Arabella with Fleming and Hampson

Thomas Hampson and Renée Fleming teamed up for Strauss’ Arabella at the 2014 Salzburg Osterfestspiel.  The production is directed by Florentine Klepper and it’s set late 19th/early 20th century and is conventional in many ways though there are a few interesting touches.  There may be more than a few but video director Brian Large focusses quite relentlessly on the singers 99% of the time so it’s hard to tell.  I noticed a few things.  The hotel set in Act 1 is multi-room but it’s very rare that we see other than the room the principal action is in so who knows what might have been going on.  There’s a use of body doubles during the Act 2 duet to create a sort of “portrait” of Mandryka and Arabella that broods over the stage for the rest of the act.  The fortune teller reappears with the “trouble” card during the “key” scene.  The whole Fiakermilli episode is difficult to interpret because the video gives such a fragmentary view of it.  There’s certainly a couple of suggestive giant dolls.  Otherwise this scene just comes off as pretty crude and lame.  I suspect that there may be much going on here that isn’t on the video.  This all tends to reinforce the weaknesses of the second half of Act 2 and the start of Act 3 which certainly are not Strauss and von Hofmannsthal’s best work.

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Kaufmann’s Cav and Pag

Jonas Kaufmann made a double role debut as Turiddu and Canio in the classic verismo double bill of Mascagni’s Cavalleria Rusticana and Leoncavallo’s Pagliacci at the Salzbur gEaster Festival in 2015,  The productions were directed by Philipp Stölzl and Christian Thielemann conducted with the Staatskapelle Dresden in the pit.

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Gruberova as Lucrezia

Edita Gruberova in recent years has pretty much cut her repertoire down to a handful of bel canto roles; Elisabetta in Roberto Devereux  and the title roles in Anna Bolena, La Straniera, Norma and Lucrezia Borgia.  The last of these was recorded in Munich in 2009 in a production by Christof Loy for the Bayerisches Staatsoper.  It shows that Gruberova still very much at the height of her powers but the production is less satisfactory.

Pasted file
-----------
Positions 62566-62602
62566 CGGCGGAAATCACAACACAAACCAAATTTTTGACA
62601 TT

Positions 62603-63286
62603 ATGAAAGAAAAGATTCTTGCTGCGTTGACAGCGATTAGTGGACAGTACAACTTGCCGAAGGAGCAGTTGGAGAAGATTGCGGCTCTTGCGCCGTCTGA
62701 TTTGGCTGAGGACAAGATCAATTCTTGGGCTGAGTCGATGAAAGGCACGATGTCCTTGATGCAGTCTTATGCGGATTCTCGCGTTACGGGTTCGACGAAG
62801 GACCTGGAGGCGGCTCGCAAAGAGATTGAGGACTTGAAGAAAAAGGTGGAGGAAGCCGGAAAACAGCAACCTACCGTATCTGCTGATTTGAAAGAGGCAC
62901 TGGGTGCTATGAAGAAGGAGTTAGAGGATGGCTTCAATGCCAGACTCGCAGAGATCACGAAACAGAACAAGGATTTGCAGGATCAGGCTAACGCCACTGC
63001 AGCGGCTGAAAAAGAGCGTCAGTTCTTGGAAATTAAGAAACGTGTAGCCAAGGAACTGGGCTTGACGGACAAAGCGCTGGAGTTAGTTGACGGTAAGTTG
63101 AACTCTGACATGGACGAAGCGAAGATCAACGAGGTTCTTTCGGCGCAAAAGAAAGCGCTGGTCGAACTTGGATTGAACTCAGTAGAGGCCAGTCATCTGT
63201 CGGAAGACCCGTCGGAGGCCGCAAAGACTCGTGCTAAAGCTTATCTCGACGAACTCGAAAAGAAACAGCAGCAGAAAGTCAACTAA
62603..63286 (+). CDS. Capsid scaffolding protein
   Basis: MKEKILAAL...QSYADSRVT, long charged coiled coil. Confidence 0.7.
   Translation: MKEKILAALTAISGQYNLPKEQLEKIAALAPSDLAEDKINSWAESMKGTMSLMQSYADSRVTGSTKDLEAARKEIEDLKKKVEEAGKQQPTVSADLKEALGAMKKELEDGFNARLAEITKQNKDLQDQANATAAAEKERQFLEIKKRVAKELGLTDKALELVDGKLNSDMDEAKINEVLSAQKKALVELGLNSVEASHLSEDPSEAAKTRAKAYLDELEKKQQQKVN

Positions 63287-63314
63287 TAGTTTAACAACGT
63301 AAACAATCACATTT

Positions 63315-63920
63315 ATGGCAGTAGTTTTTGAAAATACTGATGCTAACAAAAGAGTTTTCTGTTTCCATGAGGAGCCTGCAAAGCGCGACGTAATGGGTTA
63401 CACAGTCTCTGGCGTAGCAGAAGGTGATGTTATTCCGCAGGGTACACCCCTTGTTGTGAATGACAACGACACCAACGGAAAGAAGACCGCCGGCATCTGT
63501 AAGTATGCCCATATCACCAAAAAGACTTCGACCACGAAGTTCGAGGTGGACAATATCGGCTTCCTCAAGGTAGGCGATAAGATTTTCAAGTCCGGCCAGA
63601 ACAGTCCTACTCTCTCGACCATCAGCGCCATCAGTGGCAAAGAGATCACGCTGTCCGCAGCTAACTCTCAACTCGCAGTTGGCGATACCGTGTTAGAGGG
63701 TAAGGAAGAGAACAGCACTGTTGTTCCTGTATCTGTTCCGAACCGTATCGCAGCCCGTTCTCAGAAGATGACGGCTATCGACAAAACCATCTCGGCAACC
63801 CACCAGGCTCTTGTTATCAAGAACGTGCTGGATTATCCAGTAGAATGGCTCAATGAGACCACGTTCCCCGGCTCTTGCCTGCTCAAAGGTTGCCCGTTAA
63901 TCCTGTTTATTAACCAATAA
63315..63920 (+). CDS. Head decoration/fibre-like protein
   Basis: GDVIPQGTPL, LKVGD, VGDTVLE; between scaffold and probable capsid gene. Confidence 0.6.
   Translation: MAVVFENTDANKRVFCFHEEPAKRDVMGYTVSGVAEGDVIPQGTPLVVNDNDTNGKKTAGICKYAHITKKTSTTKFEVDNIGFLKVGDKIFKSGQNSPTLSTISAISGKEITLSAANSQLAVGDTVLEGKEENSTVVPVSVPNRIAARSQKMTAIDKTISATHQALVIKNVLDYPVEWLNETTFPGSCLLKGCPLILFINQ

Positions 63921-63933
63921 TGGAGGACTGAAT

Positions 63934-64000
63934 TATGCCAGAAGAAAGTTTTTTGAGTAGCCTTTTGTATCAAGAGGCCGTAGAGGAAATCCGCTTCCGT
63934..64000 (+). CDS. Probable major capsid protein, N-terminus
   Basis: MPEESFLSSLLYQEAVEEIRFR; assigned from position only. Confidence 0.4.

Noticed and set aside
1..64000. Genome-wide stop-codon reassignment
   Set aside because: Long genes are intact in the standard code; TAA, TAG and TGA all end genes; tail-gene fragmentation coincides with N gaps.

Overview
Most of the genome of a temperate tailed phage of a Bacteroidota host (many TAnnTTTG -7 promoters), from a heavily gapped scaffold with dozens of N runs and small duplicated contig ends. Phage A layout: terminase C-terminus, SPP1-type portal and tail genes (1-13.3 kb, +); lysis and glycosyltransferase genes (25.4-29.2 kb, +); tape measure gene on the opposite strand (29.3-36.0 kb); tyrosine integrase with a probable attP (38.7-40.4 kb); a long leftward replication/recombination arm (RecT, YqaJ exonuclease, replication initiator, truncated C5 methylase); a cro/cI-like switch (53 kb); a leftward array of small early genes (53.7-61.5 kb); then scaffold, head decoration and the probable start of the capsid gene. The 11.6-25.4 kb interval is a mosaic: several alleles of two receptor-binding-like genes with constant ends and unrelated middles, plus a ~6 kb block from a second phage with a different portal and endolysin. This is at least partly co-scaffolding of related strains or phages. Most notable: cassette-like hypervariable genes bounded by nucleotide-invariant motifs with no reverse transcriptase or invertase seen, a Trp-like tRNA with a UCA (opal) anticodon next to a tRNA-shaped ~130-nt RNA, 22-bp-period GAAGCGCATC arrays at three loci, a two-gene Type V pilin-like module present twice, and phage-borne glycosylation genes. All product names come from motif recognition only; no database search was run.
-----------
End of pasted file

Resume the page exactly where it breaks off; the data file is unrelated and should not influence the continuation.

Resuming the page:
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It’s in the blood

I guess previous times I’ve seen Janáček’s Jenůfa I haven’t really noticed the role that the idea of “bad blood” or inherited depravity plays in the plot but it’s there almost as starkly as in certain works by Zola and Buchan.  Perhaps one of the strengths of Christof Loy’s very clean 2014 production for the Deutsche Oper is that it tends to show up such details.  It’s certainly a very low key setting.  All the action takes place in a plain white room with minimal furnishing.  Costuming is modern (sort of); maybe 1950s or so.  Sometimes one gets a hint of rather more going on on the edge of the stage but Brian Large’s typically close up video direction makes it hard to be sure.  So, at least on disk, it’s all about the characters and their interactions and they are drawn pretty clearly.

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Another cinema experiment

Last night I ventured forth to experience another way of presenting “opera” at the cinema.  It was a film called Jonas Kaufmann – An evening with Puccini and was based around a recording of a concert Herr Kaufmann gave at La Scala last year with the Filarmonica della Scala conducted by Jochen Rieder.  The full program is here.

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The ur Nixon

1.maoI found it a bit shocking that John Adam’s Nixon in China wasn’t released on DVD until after the MetHD broadcast in 2011.  I was even more shocked when I found out that the original 1987 Houston production had been recorded and broadcast on PBS.  Just recently, thanks to a kind reader of this blog, I’ve been able to watch that original broadcast.  It’s TV from 1988 recorded on VHS and then digitized so the picture quality isn’t state of the art but the sound is surprisingly good. Continue reading

The Solti show

The recording of Richard Strauss’ Die Frau ohne Schatten made at the Salzburg Festival in 1992 is very much Sir Georg Solti’s show.  The conducting is superb and the Vienna Philharmonic, of course, respond for Solti.  From the opening, shattering cords through the various orchestral interludes to the final ensemble and chorus Solti is utterly convincing in his command of tempi and dynamics.

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